Floating rate pricing spread very rapidly to other banking sectors in the early 1970s. Floating rate pricing was adopted in the Eurobond market; the first Eurodollar floating rate note issue occurred in 1970 when the Italian State borrower Ente Nazionale per l’Energia Electtrica (ENEL) issued $150 million Eurodollar floating rate notes. Until the early 1980s, however, the floating rate note was largely dominated by its banking counterpart, the floating rate syndicated loan.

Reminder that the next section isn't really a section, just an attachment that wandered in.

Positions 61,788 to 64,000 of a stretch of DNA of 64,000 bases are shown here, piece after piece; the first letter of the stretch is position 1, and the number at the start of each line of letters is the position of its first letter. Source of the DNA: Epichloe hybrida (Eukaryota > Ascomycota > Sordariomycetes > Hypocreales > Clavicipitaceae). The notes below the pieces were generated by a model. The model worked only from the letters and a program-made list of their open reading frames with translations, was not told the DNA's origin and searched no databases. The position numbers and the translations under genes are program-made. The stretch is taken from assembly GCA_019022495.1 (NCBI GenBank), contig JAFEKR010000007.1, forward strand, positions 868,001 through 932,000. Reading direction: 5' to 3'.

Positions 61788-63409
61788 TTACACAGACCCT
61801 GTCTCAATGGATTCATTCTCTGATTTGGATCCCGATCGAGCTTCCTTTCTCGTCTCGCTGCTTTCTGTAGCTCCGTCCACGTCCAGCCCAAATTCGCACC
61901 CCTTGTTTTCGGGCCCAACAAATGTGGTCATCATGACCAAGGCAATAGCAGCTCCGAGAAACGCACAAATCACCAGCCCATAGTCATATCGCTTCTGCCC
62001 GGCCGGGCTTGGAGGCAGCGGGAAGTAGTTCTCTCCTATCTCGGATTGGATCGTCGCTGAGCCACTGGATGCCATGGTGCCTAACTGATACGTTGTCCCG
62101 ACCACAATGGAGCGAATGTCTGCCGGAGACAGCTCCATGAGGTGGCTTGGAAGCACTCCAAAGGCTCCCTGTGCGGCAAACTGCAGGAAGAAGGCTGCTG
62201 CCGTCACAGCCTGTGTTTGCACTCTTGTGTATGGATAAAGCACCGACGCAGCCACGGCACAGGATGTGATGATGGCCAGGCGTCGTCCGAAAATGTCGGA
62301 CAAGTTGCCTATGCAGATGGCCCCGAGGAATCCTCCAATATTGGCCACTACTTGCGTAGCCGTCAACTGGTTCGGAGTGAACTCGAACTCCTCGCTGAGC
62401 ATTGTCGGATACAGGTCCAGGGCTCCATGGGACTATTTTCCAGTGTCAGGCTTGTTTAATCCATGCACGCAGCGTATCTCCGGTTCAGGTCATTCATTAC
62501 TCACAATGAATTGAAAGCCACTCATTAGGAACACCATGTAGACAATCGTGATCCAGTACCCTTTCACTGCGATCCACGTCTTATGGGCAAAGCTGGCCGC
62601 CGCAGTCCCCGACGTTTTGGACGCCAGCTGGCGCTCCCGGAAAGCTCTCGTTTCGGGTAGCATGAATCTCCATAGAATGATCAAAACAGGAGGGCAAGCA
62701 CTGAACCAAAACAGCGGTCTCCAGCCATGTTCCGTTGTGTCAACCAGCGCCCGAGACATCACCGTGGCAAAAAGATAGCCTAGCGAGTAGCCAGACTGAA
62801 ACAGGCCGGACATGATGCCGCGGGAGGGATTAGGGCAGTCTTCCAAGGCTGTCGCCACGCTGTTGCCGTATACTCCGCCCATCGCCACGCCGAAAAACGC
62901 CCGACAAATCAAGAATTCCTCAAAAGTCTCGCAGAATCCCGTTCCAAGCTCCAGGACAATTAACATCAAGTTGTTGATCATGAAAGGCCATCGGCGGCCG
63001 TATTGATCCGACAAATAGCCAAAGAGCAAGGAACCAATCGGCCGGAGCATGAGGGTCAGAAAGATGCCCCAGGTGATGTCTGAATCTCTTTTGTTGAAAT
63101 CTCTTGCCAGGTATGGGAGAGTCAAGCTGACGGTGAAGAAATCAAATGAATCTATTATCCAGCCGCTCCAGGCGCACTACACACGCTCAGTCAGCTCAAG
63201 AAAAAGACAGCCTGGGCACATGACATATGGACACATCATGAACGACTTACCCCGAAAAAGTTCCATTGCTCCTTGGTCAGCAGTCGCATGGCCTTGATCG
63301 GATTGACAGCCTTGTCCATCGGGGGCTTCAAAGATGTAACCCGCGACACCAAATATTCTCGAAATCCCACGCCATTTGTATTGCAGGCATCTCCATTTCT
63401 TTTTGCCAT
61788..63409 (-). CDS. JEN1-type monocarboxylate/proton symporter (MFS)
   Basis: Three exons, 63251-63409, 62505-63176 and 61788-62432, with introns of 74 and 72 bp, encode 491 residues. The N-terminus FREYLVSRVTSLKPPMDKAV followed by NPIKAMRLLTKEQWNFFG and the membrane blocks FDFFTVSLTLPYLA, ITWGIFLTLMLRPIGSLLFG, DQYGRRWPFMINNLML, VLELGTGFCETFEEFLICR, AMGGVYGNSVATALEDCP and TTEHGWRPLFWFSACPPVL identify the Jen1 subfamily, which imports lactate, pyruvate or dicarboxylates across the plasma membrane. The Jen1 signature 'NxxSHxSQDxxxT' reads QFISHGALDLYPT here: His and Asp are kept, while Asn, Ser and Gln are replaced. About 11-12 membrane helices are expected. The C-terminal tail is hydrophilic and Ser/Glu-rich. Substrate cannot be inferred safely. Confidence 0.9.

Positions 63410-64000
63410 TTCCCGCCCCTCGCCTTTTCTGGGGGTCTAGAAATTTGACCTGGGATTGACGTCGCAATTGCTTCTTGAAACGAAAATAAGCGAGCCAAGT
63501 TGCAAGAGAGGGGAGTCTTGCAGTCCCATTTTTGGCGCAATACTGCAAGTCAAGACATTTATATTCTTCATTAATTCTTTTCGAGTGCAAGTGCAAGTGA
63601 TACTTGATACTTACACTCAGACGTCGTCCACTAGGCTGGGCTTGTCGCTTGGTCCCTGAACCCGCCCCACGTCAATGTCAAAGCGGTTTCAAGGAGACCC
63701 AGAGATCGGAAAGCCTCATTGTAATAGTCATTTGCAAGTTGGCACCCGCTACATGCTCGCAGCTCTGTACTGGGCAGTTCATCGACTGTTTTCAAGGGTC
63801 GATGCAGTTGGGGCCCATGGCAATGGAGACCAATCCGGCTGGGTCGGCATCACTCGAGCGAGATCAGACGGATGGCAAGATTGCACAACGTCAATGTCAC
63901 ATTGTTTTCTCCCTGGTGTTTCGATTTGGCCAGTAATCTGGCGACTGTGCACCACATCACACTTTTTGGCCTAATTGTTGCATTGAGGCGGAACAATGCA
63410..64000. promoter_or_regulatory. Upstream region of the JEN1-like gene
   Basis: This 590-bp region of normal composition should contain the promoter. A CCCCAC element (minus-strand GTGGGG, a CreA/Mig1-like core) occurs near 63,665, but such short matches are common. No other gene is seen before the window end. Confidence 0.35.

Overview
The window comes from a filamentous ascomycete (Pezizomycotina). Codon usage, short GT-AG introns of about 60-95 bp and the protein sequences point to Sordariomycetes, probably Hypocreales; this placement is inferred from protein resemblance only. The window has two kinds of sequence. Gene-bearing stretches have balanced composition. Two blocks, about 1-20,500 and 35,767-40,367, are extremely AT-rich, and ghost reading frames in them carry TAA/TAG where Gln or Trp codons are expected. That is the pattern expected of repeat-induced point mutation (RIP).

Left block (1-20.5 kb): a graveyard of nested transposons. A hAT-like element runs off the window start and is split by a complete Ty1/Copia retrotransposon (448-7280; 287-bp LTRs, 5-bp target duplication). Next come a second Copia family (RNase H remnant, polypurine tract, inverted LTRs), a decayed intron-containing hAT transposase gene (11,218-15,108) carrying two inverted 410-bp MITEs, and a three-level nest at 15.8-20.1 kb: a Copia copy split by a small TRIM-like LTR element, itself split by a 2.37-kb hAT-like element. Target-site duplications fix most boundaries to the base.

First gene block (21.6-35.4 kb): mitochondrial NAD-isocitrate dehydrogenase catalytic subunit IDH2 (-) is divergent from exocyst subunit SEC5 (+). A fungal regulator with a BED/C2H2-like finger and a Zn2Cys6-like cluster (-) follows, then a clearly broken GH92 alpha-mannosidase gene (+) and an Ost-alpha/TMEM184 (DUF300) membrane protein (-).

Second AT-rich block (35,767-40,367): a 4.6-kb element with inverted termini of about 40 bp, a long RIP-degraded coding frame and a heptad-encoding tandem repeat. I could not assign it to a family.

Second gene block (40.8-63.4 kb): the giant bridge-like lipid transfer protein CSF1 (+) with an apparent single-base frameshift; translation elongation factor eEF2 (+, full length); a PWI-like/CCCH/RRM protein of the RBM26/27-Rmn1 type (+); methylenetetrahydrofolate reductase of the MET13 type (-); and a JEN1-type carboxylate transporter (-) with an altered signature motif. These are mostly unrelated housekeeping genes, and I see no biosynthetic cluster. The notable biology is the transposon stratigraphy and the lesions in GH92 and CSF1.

The securitization of international finance, which began in the early 1980s, meant that borrowers shifted to the floating rate note market from the syndicated loan market. In 1983, syndicated loans totaled $67 billion, while only $20 billion of floating rate Euronotes were issued. By 1986, however, floating rate note issues had reached $50 billion, while the volume of international syndicated loan credits had receded to $58 billion. This development was due in large part to the lower borrowing costs in the floating rate note market. New issues of floating rate notes also gained in comparison with fixed rate bonds, and floating rate notes accounted for 38 percent of total volume of fixed rate bonds and floating rate notes in 1985. The floating rate note was permitted for the first time in several non-dollar markets in 1985. Refinancing of high coupon bonds lowered the percentage of floating rate bonds in total fixed and floating rate issues to 25 percent in 1986.